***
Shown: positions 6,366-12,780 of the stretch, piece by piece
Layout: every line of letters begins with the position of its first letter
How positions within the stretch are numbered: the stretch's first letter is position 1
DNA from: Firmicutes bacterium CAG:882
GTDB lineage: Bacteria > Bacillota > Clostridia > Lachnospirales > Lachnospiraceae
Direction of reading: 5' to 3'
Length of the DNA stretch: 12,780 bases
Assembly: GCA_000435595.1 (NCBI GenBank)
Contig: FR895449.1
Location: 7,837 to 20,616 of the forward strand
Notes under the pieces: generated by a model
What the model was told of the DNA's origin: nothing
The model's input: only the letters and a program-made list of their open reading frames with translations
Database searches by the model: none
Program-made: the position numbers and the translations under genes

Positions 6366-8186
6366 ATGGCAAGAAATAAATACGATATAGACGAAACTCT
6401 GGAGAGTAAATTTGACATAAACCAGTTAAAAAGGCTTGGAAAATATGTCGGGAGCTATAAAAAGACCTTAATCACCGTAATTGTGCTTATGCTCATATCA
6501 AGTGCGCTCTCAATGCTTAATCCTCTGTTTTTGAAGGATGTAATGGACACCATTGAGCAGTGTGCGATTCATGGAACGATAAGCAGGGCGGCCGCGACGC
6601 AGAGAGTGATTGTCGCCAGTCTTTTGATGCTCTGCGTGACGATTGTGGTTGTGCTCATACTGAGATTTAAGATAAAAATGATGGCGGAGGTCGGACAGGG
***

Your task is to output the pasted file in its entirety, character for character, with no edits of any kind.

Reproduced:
Shown: positions 6,366-12,780 of the stretch, piece by piece
Layout: every line of letters begins with the position of its first letter
How positions within the stretch are numbered: the stretch's first letter is position 1
DNA from: Firmicutes bacterium CAG:882
GTDB lineage: Bacteria > Bacillota > Clostridia > Lachnospirales > Lachnospiraceae
Direction of reading: 5' to 3'
Length of the DNA stretch: 12,780 bases
Assembly: GCA_000435595.1 (NCBI GenBank)
Contig: FR895449.1
Location: 7,837 to 20,616 of the forward strand
Notes under the pieces: generated by a model
What the model was told of the DNA's origin: nothing
The model's input: only the letters and a program-made list of their open reading frames with translations
Database searches by the model: none
Program-made: the position numbers and the translations under genes

Positions 6366-8186
6366 ATGGCAAGAAATAAATACGATATAGACGAAACTCT
6401 GGAGAGTAAATTTGACATAAACCAGTTAAAAAGGCTTGGAAAATATGTCGGGAGCTATAAAAAGACCTTAATCACCGTAATTGTGCTTATGCTCATATCA
6501 AGTGCGCTCTCAATGCTTAATCCTCTGTTTTTGAAGGATGTAATGGACACCATTGAGCAGTGTGCGATTCATGGAACGATAAGCAGGGCGGCCGCGACGC
6601 AGAGAGTGATTGTCGCCAGTCTTTTGATGCTCTGCGTGACGATTGTGGTTGTGCTCATACTGAGATTTAAGATAAAAATGATGGCGGAGGTCGGACAGGG